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Unformatted text preview: to make them. Sculptures must, for example, be stable, which requires an understanding of the properties of mass, weight distribution, and stress. Paintings must have rigid stretchers so that the canvas will be taut, and the paint must not deteriorate, crack, or discolor. These are problems that must be overcome by the artist because they tend to intrude upon his or her conception of the work. For example, in the early Italian Renaissance, bronze statues of horses with a raised foreleg usually had a cannonball under that hoof. This was done because the cannonball was needed to support the weight of the leg. In other words, the demands of the laws of physics, not the sculptor's aesthetic intentions, placed the ball there. That this device was a necessary structural compromise is clear from the fact that the cannonball quickly disappeared when sculptors learned how to strengthen the internal structure of a statue with iron braces (iron being much stronger than bronze). Even though the fine arts in the twentieth century often treat materials in new ways, the basic difference in attitude of artists in relation to their materials in the fine arts and the applied arts remains relatively constant. It would therefore not be too great an exaggeration to say that practitioners of the fine arts work to overcome the limitations of their materials, whereas those engaged in the applied arts work in concert with their materials. Paragraph 1: Although we now tend to refer to the various crafts according to the materials used to construct themclay, glass, wood, fiber, and metalit was once common to think of crafts in terms of function, which led to their being known as the "applied arts." Approaching crafts from the point of view of function, we can divide them into simple categories: containers, shelters and supports. There is no way around the fact that containers, shelters, and supports must be functional. The applied arts are thus bound by the laws of physics, which pertain to both the materials used in their making and the substances and things to be contained, supported, and sheltered. These laws are universal in their application, regardless of cultural beliefs, geography, or climate. If a pot has no bottom or has large openings in its sides, it could hardly be considered a container in any traditional sense. Since the laws of 8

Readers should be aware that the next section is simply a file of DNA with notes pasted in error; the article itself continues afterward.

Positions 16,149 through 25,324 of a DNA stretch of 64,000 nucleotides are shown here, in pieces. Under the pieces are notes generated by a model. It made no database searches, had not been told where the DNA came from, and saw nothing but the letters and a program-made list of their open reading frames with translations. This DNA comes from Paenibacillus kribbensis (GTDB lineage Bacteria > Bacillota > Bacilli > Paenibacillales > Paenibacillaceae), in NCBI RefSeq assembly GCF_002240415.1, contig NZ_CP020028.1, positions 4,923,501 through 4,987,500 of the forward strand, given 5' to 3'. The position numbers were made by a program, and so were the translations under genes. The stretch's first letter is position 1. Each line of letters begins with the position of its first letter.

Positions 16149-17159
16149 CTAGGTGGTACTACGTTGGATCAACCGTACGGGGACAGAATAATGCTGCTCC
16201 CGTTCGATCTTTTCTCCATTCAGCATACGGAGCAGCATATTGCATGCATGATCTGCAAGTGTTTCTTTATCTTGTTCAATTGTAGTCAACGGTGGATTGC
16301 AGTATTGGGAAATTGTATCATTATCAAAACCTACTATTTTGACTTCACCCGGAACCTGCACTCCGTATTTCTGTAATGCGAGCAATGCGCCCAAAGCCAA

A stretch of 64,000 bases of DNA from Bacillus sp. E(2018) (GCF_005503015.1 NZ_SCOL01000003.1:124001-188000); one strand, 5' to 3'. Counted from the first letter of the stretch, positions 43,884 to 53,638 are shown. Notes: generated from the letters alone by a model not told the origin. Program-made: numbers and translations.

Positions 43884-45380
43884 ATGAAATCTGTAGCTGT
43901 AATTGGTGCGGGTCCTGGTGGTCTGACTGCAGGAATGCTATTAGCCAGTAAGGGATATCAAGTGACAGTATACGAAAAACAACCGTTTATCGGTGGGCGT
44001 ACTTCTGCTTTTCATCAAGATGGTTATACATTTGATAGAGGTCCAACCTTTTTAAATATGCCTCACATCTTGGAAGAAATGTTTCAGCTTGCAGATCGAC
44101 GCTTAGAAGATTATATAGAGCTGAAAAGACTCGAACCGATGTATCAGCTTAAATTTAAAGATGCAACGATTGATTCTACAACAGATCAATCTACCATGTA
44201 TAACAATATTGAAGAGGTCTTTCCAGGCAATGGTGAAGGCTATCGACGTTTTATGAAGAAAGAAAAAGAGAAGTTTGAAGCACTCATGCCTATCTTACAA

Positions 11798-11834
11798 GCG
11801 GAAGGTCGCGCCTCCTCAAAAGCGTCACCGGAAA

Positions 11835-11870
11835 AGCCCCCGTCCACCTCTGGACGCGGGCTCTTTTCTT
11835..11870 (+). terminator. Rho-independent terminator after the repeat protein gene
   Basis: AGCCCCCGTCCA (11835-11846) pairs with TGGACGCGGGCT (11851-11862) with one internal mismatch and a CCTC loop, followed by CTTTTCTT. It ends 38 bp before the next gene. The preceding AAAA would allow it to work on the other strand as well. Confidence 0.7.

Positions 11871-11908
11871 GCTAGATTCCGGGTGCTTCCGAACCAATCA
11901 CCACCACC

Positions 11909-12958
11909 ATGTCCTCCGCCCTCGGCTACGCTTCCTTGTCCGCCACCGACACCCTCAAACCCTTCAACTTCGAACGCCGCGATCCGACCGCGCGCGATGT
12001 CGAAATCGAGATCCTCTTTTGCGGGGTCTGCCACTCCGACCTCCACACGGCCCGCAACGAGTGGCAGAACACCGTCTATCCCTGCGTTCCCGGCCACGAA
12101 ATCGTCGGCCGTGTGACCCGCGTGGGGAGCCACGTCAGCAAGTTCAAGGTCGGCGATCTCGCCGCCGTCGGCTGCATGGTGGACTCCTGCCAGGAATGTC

[email protected] 在在在在在在 www.liuwenyong.com 在在在在在在在在在在在在在在在,在在在在在在在在在在 physics, not some arbitrary decision, have determined the general form of appliedart objects, they follow basic patterns, so much so that functional forms can vary only within certain limits Buildings without roofs, for example, .
are unusual because they depart from the norm. However, not all functional objects are exactly alike; that is why we recognize a Shang Dynasty vase as being different from an Inca vase. What varies is not the basic form but the incidental details that do not obstruct the object's primary function. 3. The word they in the passage refers to ○Appliedart objects
○The laws of physics
○The sides of pots
4. Which of the following best ex...
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This note was uploaded on 09/17/2013 for the course LANGUAGE 13DL208 taught by Professor Wang during the Fall '13 term at East China Normal University.
- Fall '13